Given that we have established the existence of at least one country where this is the case (Germany), this means we need to have a system through which this could work.
There is a system in Aether that would allow for this, based on the consent of the user. As you know, we have moderators, which tend to their communities. What we also have, and have not granted to any country yet, are a special type of moderator called censors. 
These censors are moderators of all network, all communities (i.e. another name for a censor is a global moderator). The censor keys that are given for this purpose represent not individual people, per se, but a particular organisation, intended for a nonprofit or an official branch of a government, that allows them to moderate all content for people who consent to that moderation.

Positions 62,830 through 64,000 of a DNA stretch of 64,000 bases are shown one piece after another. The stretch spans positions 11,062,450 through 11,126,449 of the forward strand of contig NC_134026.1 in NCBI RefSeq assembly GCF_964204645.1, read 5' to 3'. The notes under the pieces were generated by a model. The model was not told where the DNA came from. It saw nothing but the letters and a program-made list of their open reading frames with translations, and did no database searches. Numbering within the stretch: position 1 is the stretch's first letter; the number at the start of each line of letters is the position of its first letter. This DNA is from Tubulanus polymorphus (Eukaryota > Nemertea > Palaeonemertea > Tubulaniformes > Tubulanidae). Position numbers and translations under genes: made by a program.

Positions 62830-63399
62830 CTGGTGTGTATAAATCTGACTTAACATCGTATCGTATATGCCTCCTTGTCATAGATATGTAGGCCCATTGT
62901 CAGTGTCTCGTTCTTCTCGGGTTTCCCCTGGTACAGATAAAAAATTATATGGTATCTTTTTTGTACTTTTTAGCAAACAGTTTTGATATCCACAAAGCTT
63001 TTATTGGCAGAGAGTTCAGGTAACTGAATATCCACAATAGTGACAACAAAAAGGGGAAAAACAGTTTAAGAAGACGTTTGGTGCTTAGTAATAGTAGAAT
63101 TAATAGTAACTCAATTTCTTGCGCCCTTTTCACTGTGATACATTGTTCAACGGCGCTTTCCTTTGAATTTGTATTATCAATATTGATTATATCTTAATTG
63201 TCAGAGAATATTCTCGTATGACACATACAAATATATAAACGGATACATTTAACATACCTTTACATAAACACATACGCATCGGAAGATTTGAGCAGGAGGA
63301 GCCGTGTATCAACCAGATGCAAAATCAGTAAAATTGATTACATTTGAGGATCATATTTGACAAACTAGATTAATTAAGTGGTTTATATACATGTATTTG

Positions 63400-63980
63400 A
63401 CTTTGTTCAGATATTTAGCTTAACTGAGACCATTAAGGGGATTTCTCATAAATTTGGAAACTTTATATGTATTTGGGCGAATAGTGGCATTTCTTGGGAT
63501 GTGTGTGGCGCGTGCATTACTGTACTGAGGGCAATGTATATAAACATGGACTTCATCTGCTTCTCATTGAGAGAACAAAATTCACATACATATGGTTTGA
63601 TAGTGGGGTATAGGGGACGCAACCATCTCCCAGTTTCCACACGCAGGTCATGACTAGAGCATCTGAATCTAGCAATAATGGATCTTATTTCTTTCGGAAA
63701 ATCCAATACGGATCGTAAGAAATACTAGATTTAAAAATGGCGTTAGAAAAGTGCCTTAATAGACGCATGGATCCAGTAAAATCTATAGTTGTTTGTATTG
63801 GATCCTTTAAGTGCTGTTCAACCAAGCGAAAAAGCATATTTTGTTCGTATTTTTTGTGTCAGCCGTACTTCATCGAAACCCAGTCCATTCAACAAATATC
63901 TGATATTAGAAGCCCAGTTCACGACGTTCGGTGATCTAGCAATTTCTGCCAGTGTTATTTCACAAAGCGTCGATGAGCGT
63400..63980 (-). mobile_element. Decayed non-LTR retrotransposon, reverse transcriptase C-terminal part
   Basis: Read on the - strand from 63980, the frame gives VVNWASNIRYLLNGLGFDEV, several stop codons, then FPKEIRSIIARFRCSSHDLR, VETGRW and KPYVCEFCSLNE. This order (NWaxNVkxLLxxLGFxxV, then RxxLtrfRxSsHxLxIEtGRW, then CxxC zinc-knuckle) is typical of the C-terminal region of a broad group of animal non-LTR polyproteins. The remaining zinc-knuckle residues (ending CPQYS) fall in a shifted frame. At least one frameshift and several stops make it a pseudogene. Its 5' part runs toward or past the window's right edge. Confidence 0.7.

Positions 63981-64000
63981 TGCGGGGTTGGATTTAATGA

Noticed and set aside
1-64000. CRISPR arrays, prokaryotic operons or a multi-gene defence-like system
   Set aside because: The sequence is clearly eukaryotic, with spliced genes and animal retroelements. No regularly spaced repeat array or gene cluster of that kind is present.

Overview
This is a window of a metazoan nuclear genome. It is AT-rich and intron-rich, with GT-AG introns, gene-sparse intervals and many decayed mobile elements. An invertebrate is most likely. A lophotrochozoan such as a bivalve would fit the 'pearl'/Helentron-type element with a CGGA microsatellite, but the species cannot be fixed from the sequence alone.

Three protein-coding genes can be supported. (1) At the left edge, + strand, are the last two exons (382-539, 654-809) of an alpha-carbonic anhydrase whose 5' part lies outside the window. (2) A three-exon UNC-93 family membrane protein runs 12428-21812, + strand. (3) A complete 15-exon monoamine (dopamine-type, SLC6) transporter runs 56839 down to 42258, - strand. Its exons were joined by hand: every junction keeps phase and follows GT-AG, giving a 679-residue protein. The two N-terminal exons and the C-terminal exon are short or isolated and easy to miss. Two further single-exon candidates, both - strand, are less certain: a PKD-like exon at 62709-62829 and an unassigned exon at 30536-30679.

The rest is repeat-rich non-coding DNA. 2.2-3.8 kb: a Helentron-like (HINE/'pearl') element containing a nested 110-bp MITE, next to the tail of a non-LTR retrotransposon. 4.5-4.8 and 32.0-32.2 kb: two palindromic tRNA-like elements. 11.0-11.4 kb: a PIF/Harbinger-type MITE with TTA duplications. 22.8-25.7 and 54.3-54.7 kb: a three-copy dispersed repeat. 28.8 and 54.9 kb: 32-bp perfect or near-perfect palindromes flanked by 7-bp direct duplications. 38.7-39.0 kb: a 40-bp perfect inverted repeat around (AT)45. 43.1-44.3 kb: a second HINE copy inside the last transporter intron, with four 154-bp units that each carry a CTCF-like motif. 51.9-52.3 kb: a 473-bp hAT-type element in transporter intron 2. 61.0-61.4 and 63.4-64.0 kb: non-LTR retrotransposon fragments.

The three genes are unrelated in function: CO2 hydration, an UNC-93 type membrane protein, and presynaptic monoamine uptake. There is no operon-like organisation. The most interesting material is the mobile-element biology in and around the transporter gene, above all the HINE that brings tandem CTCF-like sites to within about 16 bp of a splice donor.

And when, say, a German user joins the network, we make a guess. In the onboarding process, we say something in the form of: “Hey, you seem to be from Germany. This is the moderation provider for German law, Bundesministerium für Verkehr und digitale Infrastruktur. To ensure you remain compliant with German law, if you’re in a German jurisdiction, you should enable this.”. And then, just in case we made a mistake, we offer a list of other censors, likely from other countries, or even some volunteer individuals or a volunteer organisation that does this work as a public good.
The user chooses whether he or she wants to go with this. Even a German user is given the chance to deny this, and take the risk, that is between him/her and Germany. If it is the case that the law has popular consent, then this should not be a problem for Germany to ensure compliance.